Is It Burglary or Robbery?
Robbery and burglary are both theft crimes, but the state of New Mexico defines these criminal acts differently. The one you are charged with will make a difference when it comes to creating a defense strategy and the potential punishments you face.
Both crimes involve taking property that is not yours. But beyond that similarity, each offense takes its separate path. Regardless of which charge you face, these are serious allegations that require a criminal defense attorney.
Exploring How Albuquerque Courts Define Robbery versus Burglary
You might hear burglary and robbery used interchangeably outside of the courtroom. But in a legal setting, these words are two very different terms.
What Is a Robbery Crime?
New Mexico law defines robbery as the theft of anything of value from a person – or the removal of control of an item of value – by the use of threats, violence, or force. The state sees robbery as a violent crime against a victim, which means it will carry harsher penalties than burglary. Robbery is a felony in New Mexico.
You do not have to harm a person physically to be convicted of robbery. If you steal something with the threat of force or threat of violence, it is enough to constitute a robbery charge. For example, you present a gun to a person and demand that they give you their wallet. While you have no intention of harming them, you have threatened the use of violence to steal from them; thus, you are committing a robbery.
The Classifications of Robbery
Robbery can be classified further, depending on the circumstances of the crime. It may be prosecuted as completed or attempted – depending on whether you took the item successfully. A completed robbery typically faces harsher punishment than attempted. Likewise, if you cause actual harm to the victim, you will have enhanced penalties as opposed to when you only threaten the victim.
Armed robbery also faces harsher punishments. Any time you use a weapon, even to threaten, you may face weapon charges and theft charges.
What Is a Burglary Crime?
A burglary can be committed armed or unarmed and involves the unlawful entering of someone’s home with the intent to commit a crime. You do not have to break in to be arrested and convicted for burglary. Any illegal entry in a structure at any time of the day would constitute burglary, especially if that entry was done with the intent to commit another felony – such as theft.
The Classifications of Burglary
Specific acts during the burglary determine what classification of crime you might be charged with. For example, unlawfully entering someone’s home with the intent to commit a violent crime is typically charged as a first-degree felony.
Breaking and entering into a residence or business to steal a low-value item is more likely to be charged as a fourth-degree crime. The presence of a weapon will profoundly influence whether the prosecutor can argue if you had violent intentions. Realize, weapons take many forms. And a prosecutor could argue that any item that might be used as a weapon, such as a baseball bat, qualifies for enhanced penalties,.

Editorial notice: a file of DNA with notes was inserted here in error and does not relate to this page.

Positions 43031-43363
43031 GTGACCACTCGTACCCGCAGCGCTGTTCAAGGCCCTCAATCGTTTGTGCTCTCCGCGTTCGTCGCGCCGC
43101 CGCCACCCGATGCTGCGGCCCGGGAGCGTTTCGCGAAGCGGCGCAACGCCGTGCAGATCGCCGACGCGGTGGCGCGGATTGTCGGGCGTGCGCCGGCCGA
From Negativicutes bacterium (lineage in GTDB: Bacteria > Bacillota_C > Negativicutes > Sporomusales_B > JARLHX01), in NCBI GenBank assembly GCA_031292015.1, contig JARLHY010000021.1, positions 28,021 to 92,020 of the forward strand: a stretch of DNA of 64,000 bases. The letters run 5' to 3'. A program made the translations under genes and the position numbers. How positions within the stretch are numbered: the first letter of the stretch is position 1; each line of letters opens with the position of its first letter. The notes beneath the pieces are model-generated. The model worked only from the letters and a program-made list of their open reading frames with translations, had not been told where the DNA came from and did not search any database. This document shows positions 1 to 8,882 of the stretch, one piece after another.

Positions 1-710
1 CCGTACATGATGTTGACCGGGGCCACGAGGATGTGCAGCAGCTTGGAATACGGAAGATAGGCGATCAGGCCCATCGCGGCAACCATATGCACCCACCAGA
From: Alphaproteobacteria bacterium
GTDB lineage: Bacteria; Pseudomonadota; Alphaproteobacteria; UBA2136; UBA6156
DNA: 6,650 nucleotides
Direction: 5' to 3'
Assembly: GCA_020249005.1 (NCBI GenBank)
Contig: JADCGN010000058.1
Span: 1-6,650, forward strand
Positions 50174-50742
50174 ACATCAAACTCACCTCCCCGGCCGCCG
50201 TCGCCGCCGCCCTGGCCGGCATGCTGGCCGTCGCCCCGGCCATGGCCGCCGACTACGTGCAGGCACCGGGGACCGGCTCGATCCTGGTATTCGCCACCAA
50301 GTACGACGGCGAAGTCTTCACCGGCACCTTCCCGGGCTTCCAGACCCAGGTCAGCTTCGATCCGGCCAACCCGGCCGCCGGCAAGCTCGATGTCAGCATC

The Four Categories of Felonies and Their Punishments
In New Mexico, robbery and burglary are both felonies that range from first to fourth degree. First-degree felonies are the most serious and carry the longest jail sentence.
- First-degree felony – A first-degree felony is the most serious and rarely will a burglary charge fall into first-degree. Armed robbery, however, can become a first-degree felony. If any physical harm occurs to the victim, you are even more likely to face a first-degree felony. If convicted, a first-degree felony has a minimum of 18 years imprisonment and a minimum fine of $15,000.
- Second-degree felony – Second-degree felonies are reserved for severe acts but are based off the value of the property. If the property you steal is over $20,000, you may automatically be charged with a second-degree felony that carries up to 9 years imprisonment and a fine of up to $10,000.
- Third-degree felony – Third-degree felonies apply to both robbery and burglary, and the value of the property stolen or attempted to be taken ranges from $2,500 to $20,000. The punishment includes up to 3 years imprisonment and a fine of up to $5,000.
- Fourth-degree felony – Fourth-degree felonies involve property between $500 to $2,500 in value. This felony still carries up to 18 months imprisonment and a fine of up to $5,000.
New Mexico’s Enhanced Penalties
Your sentence may increase if firearms are present during the commission of the burglary or robbery, or if you have prior criminal convictions. For example, if you use a gun in a non-capital felony, you will have an extra year added to your sentence. If you have already been convicted of a firearm crime, then the penalty increases to three years on top of the statute’s minimum sentence.
Enhanced penalties cannot be suspended or deferred, which means you will be forced to serve those portions of the sentences.
Hire a Criminal Defense Attorney Immediately
Burglary and robbery allegations are grave. If you have questions about these felony charges or you are curious about the consequences if you are convicted, speak with a criminal defense attorney.
You have minimal time to mount your defense in these cases, and you need an attorney that has experience handling burglary and robbery crimes. The team at New Mexico Criminal Law Offices is committed to providing our clients with the strongest defense strategy possible. We know how the criminal justice system works, and we aggressively fight for the best possible outcome in our clients’ cases.
Schedule a free case evaluation now by calling 505-375-4763 or /”>contacting us online with your questions.